Also, as someone who remembers trying to track down individual cards in order to complete a set, and the fact that certain character cards (like Wolverine's) were often hard to find than others (thus, felt like an achievement when finding one in a pack), part of me bristles at the "triple card" gimmick, since it dilutes the impact of finding any one specific card (ie "which card is the set's Spider-Man card? Who knows? There's three of them!").
Of the 151 cards, 49 or roughly one third of the total cards, are X-related, up slightly from the previous set (which was roughly 25% X-characters). Of course, those numbers are skewed a bit by 14 of those characters representing 42 of those cards, thanks to the "triple feature" approach (also, thanks to the alphabet and the "triple card" approach, the first 15 cards in the set are X-related).
Here is the breakdown by team, with Excalibur being bested by X-Factor only on the technicality that Mystique is part of X-Factor now (even though he card doesn't specifically reference this). If you want to include Colossus amongst Excalibur, then the two teams tie for the lowest representation in the set.
X-Men: Archangel, Beast, Bishop, Cyclops, Gambit, Iceman, Jean Grey, Professor X, Psylocke, Rogue, Storm, Wolverine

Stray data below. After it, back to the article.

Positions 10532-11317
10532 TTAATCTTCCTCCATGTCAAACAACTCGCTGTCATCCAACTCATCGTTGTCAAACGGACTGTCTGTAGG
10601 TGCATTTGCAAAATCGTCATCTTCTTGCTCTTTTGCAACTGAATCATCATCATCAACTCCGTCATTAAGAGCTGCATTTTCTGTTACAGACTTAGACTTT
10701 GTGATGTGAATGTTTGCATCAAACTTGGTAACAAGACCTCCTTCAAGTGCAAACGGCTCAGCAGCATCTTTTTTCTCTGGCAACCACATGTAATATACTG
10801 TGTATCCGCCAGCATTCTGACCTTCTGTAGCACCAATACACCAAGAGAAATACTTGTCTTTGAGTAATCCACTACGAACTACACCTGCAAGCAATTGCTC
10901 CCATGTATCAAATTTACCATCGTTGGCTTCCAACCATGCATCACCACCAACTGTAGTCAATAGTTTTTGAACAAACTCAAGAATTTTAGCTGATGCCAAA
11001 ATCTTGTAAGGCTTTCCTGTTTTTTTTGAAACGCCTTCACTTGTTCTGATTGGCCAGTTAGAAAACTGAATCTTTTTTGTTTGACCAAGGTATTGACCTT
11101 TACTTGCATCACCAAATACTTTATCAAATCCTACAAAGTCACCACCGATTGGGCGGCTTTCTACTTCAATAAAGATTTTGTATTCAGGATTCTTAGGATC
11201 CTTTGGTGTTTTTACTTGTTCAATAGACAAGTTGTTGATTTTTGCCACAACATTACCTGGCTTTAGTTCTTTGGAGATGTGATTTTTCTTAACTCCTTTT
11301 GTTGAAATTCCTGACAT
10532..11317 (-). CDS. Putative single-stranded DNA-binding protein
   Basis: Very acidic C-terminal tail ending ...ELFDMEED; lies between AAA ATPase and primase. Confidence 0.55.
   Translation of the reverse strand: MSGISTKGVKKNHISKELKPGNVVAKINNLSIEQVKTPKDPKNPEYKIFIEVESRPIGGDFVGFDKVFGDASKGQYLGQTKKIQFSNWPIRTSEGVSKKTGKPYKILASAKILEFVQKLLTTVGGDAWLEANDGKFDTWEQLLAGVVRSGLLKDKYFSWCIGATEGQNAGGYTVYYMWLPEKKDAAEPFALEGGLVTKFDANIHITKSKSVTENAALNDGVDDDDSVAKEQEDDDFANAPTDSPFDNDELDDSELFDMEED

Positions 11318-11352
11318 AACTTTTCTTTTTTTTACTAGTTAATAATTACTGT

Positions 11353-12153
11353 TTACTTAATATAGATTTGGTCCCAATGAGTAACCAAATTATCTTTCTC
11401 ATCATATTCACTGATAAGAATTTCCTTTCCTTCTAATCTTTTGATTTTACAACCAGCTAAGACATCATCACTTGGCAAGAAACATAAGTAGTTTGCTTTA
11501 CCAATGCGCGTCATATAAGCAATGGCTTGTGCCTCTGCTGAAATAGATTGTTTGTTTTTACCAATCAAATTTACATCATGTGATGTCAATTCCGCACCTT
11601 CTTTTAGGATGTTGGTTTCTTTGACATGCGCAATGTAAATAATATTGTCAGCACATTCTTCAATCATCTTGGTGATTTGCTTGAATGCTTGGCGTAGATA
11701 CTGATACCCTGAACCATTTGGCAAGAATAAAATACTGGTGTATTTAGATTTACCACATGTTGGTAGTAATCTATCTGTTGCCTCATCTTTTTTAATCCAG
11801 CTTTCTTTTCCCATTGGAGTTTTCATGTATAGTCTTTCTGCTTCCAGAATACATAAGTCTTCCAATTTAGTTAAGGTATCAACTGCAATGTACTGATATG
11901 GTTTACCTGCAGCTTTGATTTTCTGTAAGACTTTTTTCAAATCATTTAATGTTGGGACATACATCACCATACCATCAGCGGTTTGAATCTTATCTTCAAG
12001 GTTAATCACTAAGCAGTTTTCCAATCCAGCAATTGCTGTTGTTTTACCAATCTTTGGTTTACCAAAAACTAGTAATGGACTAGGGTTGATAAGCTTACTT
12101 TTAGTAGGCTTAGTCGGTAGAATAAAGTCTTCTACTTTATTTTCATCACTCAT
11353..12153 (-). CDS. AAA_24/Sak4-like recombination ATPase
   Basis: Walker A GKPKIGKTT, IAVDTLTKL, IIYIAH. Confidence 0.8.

X-Force: Cable, Domino, Shatterstar
Generation X: Jubilee, Penance, Skin
X-Factor: Mystique, Strong Guy
Mr. Sinister's origin as a Victorian-era scientist who made a deal with Apocalypse (which previously hinted at, will be confirmed in the upcoming Further Adventures of Cyclops & Phoenix miniseries) is referenced via his quote on one of Apocalypse's cardbacks.
Shard contributes a quote to one of her brother's cardbacks.
One of Hulk's cards shows him battling the Juggernaut.
White Queen snarks on one of Iceman's cardbacks about the whole "not fulfilling his potential" subplot.
Sabretooth contributes a quote to a Jean Grey cardback, presumably on the back of their interaction in X-Men #28.
Boomer has a quote about Sabretooth, a nod to the whole "Boomer befriending docile Sabretooth" plotline in X-Force.
Wolverine's claws appear to be metal in one of his three cards.
Colossus appears in his Acolyte costume (despite having by now left the group).
The Grim 'n' Gritty 90s
In a set that avoids a lot of the 90s trappings, Captain America does appear on one card in his pre-armor "straps & pouches" look.
Similarly, two of Thor's three cards show off his two different terrible 90s looks.
The largely forgotten "Hands of the Mandarian" crossover between Iron Man, Force Works, and War Machine gets referenced.